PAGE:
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Ciara O'Rourke
By Ciara O'Rourke December 10, 2021

Heart health warnings about cold weather are real, and predate the pandemic

If Your Time is short

  • Studies, medical experts and organizations have warned for years that cold weather can increase the risk of heart complications, including heart attacks and blood clots. These warnings predate the pandemic. 

For years, scientists have cautioned people about the health effects of winter weather, including blood clots and heart problems. To skeptics of vaccines, those conditions sound familiar.

And some recent posts are recasting these warnings as a cover-up for rare blood clots and heart complications associated with the COVID-19 vaccines. 

"Just in case anyone was confused, winter does not cause blood clots and heart attacks," said one since-deleted Facebook post. 

Another person, sharing a headline that said "researchers warn that cold weather can cause blood clots and heart attacks," commented: "We are getting a lot of education on random things that can cause heart attacks."

"Just in case you are confused," a third sharing a similar headline said. "Winter does NOT cause blood clots and heart attacks. But I know something that does (use your imagination)." 

There have been rare cases of blood clots and heart complications associated with the COVID-19 vaccines.

But they’re also a risk in cold weather, and warnings about them aren’t new. Researchers have discussed this for years, before COVID-19.

These posts were flagged as part of Facebook’s efforts to combat false news and misinformation on its News Feed. (Read more about our partnership with Facebook.)

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"As temperatures start to fall, your risk of a heart attack begins to climb," says a 2016 blog post on the Harvard Medical School website. The post quotes Randall Zusman, a cardiologist at Massachusetts General Hospital, who said that cold weather can decrease the supply of oxygen-rich blood to the heart and potentially force the heart to work harder, setting the stage for a heart attack. Because of this, the American Heart Association says that some people should avoid sudden exertion in cold weather, such as lifting a heavy shovel of snow.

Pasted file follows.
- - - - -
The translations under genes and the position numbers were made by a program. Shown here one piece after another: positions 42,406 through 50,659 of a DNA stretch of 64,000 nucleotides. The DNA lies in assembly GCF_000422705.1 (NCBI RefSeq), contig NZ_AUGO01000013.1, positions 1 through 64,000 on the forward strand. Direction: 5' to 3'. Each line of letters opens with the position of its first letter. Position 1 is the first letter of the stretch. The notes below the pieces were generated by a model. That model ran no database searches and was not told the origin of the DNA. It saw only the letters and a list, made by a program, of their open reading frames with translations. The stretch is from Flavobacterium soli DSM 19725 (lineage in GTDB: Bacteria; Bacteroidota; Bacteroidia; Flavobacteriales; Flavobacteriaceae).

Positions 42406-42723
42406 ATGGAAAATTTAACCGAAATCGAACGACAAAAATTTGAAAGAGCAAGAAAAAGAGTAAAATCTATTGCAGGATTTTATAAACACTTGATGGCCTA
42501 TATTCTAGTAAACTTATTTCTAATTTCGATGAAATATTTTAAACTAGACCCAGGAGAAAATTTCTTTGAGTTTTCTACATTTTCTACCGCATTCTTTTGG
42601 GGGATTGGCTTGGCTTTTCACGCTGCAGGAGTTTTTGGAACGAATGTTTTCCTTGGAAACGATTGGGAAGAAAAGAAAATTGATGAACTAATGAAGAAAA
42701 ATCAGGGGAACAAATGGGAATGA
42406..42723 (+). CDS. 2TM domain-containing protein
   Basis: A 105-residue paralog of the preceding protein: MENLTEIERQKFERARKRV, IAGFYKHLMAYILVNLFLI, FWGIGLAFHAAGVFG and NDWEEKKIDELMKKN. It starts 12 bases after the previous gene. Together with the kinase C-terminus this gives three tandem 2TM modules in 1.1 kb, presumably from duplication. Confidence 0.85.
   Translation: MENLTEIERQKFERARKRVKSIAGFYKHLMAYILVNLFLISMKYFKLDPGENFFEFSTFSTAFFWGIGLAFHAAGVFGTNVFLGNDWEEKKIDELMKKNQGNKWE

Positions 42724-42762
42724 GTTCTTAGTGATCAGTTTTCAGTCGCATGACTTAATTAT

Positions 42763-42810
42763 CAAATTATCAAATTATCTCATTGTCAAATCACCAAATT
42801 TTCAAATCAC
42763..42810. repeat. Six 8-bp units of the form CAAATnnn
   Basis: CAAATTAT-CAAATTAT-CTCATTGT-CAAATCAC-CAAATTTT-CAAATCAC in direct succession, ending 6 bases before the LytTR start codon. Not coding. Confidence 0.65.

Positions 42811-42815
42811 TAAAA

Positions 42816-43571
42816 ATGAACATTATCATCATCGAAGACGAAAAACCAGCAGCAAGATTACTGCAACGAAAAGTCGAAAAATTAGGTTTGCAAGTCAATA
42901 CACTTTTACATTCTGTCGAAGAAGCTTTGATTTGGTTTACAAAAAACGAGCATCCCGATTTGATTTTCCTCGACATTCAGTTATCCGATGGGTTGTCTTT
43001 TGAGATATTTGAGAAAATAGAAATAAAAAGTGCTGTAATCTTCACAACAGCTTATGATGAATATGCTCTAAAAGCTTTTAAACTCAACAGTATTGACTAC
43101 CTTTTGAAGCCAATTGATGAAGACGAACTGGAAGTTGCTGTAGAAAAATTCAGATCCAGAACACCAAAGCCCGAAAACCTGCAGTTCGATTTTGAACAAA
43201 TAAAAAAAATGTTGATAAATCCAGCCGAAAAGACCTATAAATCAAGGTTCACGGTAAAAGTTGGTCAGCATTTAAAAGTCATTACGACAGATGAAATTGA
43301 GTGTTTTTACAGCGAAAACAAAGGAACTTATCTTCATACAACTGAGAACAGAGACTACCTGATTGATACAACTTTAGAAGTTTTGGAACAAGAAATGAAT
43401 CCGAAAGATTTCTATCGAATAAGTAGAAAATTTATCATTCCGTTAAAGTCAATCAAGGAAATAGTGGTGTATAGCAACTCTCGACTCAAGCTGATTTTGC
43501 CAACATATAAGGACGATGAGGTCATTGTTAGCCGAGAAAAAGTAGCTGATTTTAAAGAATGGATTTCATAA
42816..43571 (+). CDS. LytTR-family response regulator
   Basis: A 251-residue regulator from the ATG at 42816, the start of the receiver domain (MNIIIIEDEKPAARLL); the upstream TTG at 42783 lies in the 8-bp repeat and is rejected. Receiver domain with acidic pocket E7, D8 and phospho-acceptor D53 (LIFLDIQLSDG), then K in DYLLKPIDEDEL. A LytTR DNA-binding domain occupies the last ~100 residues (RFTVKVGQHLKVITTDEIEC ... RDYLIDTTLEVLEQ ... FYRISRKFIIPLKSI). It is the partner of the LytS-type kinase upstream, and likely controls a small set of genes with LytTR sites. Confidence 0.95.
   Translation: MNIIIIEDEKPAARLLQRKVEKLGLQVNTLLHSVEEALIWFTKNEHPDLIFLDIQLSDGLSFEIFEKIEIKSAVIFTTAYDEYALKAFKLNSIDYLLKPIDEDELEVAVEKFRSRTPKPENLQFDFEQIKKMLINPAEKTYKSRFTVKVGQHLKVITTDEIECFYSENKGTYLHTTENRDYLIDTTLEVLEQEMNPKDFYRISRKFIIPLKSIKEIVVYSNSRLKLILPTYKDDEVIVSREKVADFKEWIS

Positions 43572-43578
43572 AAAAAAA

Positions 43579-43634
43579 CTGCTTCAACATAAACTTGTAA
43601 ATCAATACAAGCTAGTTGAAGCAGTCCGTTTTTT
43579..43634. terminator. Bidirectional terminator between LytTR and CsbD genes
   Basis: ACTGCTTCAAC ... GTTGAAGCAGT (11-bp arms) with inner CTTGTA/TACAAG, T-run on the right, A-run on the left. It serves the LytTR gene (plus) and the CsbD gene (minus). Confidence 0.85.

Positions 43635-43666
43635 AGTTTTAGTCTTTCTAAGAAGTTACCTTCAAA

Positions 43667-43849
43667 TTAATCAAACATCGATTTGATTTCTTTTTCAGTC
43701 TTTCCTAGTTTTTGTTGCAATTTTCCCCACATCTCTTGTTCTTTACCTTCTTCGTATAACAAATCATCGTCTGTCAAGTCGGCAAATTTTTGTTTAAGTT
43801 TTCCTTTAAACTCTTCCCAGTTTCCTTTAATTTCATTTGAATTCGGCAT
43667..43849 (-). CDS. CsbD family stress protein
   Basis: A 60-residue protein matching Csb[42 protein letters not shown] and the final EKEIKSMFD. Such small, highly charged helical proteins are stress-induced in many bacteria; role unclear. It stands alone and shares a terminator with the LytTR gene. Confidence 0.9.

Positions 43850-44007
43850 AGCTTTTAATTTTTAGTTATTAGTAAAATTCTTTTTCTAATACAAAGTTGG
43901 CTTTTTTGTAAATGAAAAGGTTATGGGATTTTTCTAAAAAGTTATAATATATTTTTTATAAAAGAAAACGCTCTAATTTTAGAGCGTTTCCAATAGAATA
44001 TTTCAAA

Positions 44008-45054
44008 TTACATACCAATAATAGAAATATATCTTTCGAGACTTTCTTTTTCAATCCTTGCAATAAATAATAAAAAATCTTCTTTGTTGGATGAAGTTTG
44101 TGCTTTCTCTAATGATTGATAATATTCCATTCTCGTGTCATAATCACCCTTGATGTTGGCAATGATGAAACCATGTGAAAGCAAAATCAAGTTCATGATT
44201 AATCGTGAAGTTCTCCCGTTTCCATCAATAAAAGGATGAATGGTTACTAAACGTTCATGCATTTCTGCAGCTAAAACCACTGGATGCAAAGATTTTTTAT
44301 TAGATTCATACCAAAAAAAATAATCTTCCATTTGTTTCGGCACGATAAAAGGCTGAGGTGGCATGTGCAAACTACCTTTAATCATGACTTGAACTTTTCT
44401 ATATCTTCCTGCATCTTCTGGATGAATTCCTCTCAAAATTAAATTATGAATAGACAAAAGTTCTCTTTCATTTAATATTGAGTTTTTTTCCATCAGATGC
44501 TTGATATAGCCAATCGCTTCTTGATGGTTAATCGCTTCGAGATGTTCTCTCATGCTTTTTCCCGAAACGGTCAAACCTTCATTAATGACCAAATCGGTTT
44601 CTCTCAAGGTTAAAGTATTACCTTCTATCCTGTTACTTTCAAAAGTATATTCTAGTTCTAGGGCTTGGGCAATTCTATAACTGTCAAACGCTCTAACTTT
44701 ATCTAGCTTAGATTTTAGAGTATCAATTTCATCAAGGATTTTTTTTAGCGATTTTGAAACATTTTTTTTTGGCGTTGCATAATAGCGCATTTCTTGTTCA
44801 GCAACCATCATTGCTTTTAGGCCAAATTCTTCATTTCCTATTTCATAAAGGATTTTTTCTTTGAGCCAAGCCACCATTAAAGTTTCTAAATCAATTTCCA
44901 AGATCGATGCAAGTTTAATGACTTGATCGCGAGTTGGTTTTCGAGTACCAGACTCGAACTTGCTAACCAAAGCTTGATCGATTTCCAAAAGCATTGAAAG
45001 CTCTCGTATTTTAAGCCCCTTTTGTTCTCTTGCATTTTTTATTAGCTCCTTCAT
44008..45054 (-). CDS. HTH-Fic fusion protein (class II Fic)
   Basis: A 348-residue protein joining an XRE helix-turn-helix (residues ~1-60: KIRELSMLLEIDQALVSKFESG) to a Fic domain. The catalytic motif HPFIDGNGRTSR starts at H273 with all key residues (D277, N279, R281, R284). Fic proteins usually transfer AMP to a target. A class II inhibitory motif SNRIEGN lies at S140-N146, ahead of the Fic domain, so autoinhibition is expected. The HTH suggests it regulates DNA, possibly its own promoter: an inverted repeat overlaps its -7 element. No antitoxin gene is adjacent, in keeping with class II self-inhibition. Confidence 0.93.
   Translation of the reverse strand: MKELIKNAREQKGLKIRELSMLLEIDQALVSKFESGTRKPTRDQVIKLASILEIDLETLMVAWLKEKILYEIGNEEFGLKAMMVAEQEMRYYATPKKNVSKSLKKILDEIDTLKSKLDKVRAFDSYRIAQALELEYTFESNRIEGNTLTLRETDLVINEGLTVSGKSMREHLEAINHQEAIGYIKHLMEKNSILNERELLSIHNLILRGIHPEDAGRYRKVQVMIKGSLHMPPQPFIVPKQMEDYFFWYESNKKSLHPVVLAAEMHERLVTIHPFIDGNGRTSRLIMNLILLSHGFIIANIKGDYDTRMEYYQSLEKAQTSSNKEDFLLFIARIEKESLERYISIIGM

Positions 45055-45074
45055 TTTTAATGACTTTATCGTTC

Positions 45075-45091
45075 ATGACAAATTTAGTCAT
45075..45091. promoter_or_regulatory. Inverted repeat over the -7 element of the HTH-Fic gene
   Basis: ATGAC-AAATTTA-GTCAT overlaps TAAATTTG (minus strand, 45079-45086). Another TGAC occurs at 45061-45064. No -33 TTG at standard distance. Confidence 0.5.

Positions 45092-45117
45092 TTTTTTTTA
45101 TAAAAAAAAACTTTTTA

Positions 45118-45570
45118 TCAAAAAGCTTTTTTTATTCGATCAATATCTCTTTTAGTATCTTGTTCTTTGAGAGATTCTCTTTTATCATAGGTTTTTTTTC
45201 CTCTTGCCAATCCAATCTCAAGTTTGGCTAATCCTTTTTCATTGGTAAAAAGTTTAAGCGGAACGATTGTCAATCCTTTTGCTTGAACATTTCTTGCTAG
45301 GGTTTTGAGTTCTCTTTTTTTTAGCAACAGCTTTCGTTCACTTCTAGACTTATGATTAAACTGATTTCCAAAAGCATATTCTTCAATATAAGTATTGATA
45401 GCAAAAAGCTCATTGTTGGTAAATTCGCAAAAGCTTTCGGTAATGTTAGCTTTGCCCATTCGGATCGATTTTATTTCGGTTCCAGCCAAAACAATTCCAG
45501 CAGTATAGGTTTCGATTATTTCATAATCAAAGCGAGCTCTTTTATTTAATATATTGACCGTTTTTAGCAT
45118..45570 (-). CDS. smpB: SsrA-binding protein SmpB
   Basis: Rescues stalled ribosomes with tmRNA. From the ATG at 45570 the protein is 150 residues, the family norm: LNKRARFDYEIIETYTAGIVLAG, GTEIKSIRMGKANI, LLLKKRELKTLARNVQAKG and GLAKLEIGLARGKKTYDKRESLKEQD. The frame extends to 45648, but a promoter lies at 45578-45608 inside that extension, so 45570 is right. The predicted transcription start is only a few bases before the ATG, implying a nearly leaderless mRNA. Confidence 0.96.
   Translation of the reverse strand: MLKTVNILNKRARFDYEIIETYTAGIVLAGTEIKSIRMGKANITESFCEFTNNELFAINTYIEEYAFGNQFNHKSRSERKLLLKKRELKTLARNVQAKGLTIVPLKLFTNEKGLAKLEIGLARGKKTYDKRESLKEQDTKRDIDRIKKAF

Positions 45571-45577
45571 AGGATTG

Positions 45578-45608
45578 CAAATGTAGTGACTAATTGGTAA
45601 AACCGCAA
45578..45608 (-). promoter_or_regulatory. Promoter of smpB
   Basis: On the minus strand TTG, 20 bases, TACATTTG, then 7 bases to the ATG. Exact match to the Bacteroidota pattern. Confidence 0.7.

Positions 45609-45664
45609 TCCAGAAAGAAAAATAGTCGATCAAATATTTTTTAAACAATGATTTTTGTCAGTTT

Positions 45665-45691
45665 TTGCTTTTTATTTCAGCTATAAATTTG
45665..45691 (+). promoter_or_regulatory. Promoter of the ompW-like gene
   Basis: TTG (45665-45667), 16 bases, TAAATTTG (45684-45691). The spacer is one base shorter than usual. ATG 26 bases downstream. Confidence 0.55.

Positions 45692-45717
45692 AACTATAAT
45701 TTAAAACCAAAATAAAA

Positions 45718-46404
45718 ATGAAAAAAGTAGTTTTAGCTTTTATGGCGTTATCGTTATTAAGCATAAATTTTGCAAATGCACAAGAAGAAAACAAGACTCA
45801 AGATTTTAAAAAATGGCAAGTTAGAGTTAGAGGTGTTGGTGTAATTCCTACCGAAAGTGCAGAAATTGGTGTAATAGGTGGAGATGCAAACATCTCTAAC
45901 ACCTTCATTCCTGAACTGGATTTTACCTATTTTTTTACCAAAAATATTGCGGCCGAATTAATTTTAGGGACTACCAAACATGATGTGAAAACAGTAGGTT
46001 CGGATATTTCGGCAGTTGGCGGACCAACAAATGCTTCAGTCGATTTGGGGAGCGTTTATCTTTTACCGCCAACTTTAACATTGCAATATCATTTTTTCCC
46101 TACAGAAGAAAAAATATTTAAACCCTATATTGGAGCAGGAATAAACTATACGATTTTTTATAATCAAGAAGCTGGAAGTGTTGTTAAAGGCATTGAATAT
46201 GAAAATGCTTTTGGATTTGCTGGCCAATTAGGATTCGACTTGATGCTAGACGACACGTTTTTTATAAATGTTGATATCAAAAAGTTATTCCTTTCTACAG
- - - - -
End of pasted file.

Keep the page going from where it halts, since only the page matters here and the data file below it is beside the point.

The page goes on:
A 2018 study in the JAMA Cardiology journal found that heart attacks increase most when the temperature drops below freezing.

Cleveland HeartLab says on its website, "The cold air alone can raise blood pressure, slow down the flow of blood to the heart, and help blood clots form. 



Comilla Sasson, vice president for science and innovation for emergency cardiovascular care at the American Heart Association, told AFP that there are "several studies with strong correlations to cold weather heart health concerns," including the increased formation of blood clots. 

Sasson said studies have also shown an increase in heart attacks shortly after people get the flu — and winter is flu season. On Dec. 7, the American Heart Association posted a warning on its website: "Heart attack deaths more likely during winter holiday season than any other time of year." 

We rate claims that these warnings are fake and covering up rare vaccine side effects False.


Our Sources

Facebook post, Dec. 8, 2021

Facebook post, Dec. 8, 2021

PolitiFact, Blood clots associated with COVID-19 vaccine are extremely rare, Oct. 20, 2021

PolitiFact, Heart complications aren’t yet a ‘listed’ symptom of omicron variant, Dec. 2, 2021

Lancaster General Health, Cold Weather and Heart Attacks: What You Need to Know, Jan. 4, 2021

American Heart Association, Cold Weather and Cardiovascular Disease, visited Dec. 10, 2021

Cleveland HeartLab, The Heart Risk That Comes with Winter, Nov. 21, 2018

JAMA Cardiology, Association of Weather With Day-to-Day Incidence of Myocardial Infarction, November 2018

AFP, Posts falsely claim weather-linked health warnings aimed at hiding vaccine harm, Dec. 9, 2021

American Heart Association, Heart attack deaths more likely during winter holiday season than any other time of year, Dec. 7, 2021


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Heart health warnings about cold weather are real, and predate the pandemic

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